scupper valve recommendation?

MAArcher

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Right now my little 19' skiff has two one inch brass scuppers. Rather than having to plug them up when I launch the boat off the trailer, I'm wondering if there's a good one way scupper valve I could replace them with? They also take on water when I'm ass backwards to the waves (not sure what the correct nautical term is for that). Do these just mount over the hole that's there? WEST MARINE Scupper Valve | West Marine
Do they work well? I assume if the scupper is submerged, like when backing in a trailer and the bow is still on the trailer forcing the stern into the water, that they still would allow some water in? I'm surprised there isn't some sort of simple mechanical valve that you could operate from a switch at the helm if you wanted.
 

leaky

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Right now my little 19' skiff has two one inch brass scuppers. Rather than having to plug them up when I launch the boat off the trailer, I'm wondering if there's a good one way scupper valve I could replace them with? They also take on water when I'm ass backwards to the waves (not sure what the correct nautical term is for that). Do these just mount over the hole that's there? WEST MARINE Scupper Valve | West Marine
Do they work well? I assume if the scupper is submerged, like when backing in a trailer and the bow is still on the trailer forcing the stern into the water, that they still would allow some water in? I'm surprised there isn't some sort of simple mechanical valve that you could operate from a switch at the helm if you wanted.
It's very hard in small boats to make the deck self bailing. You really need to design the whole boat around a margin of error, make the sheer higher than seems required so the deck can be set high enough etc.. etc.. Most manufacturers/builders seem to use a "sunny day" scenario when estimating how much waterline might change and the end result are scuppers below the waterline.

If your scuppers are too close to the waterline it's hard to turn your back on the boat without it potentially sinking, ie tie it up so the stern is to the current for an an hour and it potentially floods and rolls over.. You can plug the scuppers but the problem is without a way for water to drain then you still can't turn your back on the boat for long as rain water can still fill the deck and potentially roll around causing the same problem.

Here's what I would do - put a couple drains in the deck, the same size as the scuppers, so that you can plug the scuppers and use a bilge pump to pump the water out - if you want the deck to self bail, plug the holes in the deck, if you want the bilge pump to take care of it then plug the holes in the transom. If you make them the same size you can use the same plugs.
 

Snake8

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This is what you want:

Amazon.com : Replacement Boat Parts Flow-Max Ball Scupper : Boat Engine Spare Parts Kits : Sports & Outdoors

I had them on my Privateer which has a very low deck and was constantly wet before I rebuilt the deck. They dont stop all the water from coming in but they are much better than any flap scupper. They can clog especially if you haul traps but are easy top clean out in a small boat. If your scupper holes are only 1" you might consider making them larger, that seems pretty tiny to me.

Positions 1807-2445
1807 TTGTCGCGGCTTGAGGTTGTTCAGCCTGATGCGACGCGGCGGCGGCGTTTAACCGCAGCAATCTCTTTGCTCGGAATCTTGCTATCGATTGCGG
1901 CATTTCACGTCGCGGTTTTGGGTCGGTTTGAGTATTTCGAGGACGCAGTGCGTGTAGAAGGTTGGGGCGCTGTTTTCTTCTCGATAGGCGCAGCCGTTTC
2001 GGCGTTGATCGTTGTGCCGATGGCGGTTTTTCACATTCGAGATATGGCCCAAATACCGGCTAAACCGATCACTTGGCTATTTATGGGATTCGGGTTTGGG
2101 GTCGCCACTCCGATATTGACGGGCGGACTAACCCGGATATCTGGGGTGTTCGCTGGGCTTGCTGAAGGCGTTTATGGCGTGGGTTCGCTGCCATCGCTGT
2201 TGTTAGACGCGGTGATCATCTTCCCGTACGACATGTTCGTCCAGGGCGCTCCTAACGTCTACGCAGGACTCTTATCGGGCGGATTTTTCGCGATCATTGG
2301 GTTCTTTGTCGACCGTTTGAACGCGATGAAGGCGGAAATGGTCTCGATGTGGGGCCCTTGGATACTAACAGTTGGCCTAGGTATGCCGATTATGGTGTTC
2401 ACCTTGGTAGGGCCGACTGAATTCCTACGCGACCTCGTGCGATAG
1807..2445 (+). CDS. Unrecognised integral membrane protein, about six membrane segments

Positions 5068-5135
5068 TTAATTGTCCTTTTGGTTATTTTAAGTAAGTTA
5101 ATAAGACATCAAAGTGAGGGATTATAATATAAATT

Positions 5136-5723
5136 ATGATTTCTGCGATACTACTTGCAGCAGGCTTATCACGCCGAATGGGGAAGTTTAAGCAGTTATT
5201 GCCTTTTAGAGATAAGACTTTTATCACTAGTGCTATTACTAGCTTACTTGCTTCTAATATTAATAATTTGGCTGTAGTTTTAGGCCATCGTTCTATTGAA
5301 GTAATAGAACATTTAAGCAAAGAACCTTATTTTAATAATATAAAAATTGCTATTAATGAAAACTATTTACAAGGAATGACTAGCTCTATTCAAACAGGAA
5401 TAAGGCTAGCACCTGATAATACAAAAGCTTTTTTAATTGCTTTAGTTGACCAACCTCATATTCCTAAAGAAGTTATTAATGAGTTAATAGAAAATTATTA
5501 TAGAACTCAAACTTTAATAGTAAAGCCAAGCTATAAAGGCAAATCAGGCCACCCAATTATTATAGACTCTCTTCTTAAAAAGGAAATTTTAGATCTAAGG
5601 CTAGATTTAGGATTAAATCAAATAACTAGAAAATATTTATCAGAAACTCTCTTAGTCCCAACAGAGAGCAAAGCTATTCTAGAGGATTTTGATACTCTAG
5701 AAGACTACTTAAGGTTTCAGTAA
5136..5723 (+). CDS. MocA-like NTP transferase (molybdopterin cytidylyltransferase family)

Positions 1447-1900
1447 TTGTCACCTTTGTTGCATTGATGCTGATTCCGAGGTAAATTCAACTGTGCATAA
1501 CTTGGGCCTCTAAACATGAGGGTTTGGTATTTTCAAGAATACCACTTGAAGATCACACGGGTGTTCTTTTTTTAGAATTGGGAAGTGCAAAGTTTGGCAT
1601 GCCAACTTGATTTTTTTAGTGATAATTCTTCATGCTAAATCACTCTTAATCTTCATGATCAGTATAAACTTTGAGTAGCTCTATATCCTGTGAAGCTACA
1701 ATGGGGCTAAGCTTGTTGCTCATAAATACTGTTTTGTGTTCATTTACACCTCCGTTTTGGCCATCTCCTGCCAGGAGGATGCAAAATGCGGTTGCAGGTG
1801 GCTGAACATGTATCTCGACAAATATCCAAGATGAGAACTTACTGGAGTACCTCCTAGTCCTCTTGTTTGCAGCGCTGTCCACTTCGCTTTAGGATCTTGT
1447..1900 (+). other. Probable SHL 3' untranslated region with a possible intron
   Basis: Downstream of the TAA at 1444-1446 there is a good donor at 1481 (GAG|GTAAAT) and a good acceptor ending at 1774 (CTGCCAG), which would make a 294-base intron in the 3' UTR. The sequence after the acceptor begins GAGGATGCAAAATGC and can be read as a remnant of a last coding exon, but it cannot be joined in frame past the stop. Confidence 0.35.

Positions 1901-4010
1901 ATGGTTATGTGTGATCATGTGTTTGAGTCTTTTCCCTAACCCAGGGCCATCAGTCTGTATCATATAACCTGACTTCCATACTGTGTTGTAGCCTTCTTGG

leaky

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My guess would be they made them 1 inch so they could take a standard bilge plug.
 

P18Flirt

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MAArcher

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Is there anyone who make a mechanical solution so that you could open and close scuppers from the helm?
 

novivin

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Never heard of such a thing, but the ping pong ball type work very well in my Novi, which has a deck that is about 1.5” above the loaded waterline. There are extra wide diameter versions of them too, which I plan to use on my next replacement of the current ones since my fiberglass deck drains can handle more water than the standard small 1” ping pong ball drains ever allow to pass. The f/g layup pipe is over 1 1/2” diameter.
 

Cool Boat

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1599497357856.png We used these on our Mako 17. Worked pretty well. This one is by TH Marine. Not sure the brand we used years ago but they hooked right into the existing holes. Our boat was trailered. If left in the water the comments above about the deck design are spot on. I pity the guys who live in sea lion country too. On a smaller boat a self bailing cockpit plus a sea lion is probably a recipe for sinking.
 

leaky

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Is there anyone who make a mechanical solution so that you could open and close scuppers from the helm?
You are making it way over complicated. Simple thing is to just make it so the water drains into the bilge (or a little box in the bilge to catch crud) and plug them. This is common boat problem #xx, deck set too low. If you just gotta have a self bailing deck you could raise it. There are very few boats < about 22 feet where self bailing decks really work right, usually they are more of a liability.
 
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